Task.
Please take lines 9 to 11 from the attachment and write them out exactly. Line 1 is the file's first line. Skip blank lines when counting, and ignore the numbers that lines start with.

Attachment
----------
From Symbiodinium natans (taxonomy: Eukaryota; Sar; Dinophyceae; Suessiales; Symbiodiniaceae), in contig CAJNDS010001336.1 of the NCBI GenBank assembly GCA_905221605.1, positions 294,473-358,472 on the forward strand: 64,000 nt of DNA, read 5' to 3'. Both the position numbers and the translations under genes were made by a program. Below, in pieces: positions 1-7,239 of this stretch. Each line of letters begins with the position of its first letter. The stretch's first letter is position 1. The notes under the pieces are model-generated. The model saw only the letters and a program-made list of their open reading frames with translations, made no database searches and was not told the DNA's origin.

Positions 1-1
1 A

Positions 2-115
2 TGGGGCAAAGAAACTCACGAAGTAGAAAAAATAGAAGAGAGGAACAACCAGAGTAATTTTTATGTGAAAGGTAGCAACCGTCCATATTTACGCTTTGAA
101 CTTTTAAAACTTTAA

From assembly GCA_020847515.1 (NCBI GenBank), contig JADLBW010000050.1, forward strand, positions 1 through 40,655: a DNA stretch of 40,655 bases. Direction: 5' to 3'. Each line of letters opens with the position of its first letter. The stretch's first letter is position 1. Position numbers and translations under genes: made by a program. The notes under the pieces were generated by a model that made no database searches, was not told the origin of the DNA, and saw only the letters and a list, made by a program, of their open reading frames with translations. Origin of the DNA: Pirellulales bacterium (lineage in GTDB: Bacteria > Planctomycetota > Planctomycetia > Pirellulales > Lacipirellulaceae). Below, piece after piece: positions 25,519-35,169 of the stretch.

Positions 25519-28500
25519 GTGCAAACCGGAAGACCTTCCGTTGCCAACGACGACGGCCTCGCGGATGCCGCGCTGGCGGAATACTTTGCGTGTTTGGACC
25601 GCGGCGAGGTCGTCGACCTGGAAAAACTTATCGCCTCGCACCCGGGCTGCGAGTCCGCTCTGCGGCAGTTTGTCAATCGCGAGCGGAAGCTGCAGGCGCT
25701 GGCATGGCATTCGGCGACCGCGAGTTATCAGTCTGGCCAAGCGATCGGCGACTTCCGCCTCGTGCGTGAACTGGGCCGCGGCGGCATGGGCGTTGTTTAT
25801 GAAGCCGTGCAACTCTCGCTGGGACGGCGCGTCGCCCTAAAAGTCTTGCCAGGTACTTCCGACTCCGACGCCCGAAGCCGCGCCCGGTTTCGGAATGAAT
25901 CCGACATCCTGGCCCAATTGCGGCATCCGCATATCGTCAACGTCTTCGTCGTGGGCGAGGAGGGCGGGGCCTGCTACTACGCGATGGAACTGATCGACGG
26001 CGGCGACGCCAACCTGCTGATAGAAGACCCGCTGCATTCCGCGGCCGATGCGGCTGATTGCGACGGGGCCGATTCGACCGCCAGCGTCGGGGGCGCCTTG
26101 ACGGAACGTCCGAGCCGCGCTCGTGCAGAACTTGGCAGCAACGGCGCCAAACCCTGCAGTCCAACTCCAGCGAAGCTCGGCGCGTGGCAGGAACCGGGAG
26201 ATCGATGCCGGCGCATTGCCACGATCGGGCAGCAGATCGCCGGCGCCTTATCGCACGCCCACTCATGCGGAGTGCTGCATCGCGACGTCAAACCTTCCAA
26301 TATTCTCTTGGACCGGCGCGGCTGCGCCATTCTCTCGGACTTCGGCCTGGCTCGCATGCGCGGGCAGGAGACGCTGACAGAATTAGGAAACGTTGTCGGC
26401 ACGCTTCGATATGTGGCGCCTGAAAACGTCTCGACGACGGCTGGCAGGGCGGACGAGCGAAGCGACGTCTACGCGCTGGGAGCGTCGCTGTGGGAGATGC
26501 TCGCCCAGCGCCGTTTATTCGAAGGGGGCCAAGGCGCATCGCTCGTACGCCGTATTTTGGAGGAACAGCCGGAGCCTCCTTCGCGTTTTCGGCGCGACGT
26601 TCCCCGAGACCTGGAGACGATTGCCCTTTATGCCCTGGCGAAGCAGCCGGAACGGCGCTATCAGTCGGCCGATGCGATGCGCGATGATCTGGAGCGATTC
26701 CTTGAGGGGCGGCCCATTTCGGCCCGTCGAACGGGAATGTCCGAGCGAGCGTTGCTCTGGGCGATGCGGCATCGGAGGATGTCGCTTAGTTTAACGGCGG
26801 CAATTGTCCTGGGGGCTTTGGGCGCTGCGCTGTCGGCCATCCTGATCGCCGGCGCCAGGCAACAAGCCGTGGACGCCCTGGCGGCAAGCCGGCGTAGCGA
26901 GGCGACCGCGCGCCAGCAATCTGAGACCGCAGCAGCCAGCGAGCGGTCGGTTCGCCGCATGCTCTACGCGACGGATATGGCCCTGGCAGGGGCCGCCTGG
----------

25519 GTGCAAACCGGAAGACCTTCCGTTGCCAACGACGACGGCCTCGCGGATGCCGCGCTGGCGGAATACTTTGCGTGTTTGGACC
25601 GCGGCGAGGTCGTCGACCTGGAAAAACTTATCGCCTCGCACCCGGGCTGCGAGTCCGCTCTGCGGCAGTTTGTCAATCGCGAGCGGAAGCTGCAGGCGCT
25701 GGCATGGCATTCGGCGACCGCGAGTTATCAGTCTGGCCAAGCGATCGGCGACTTCCGCCTCGTGCGTGAACTGGGCCGCGGCGGCATGGGCGTTGTTTAT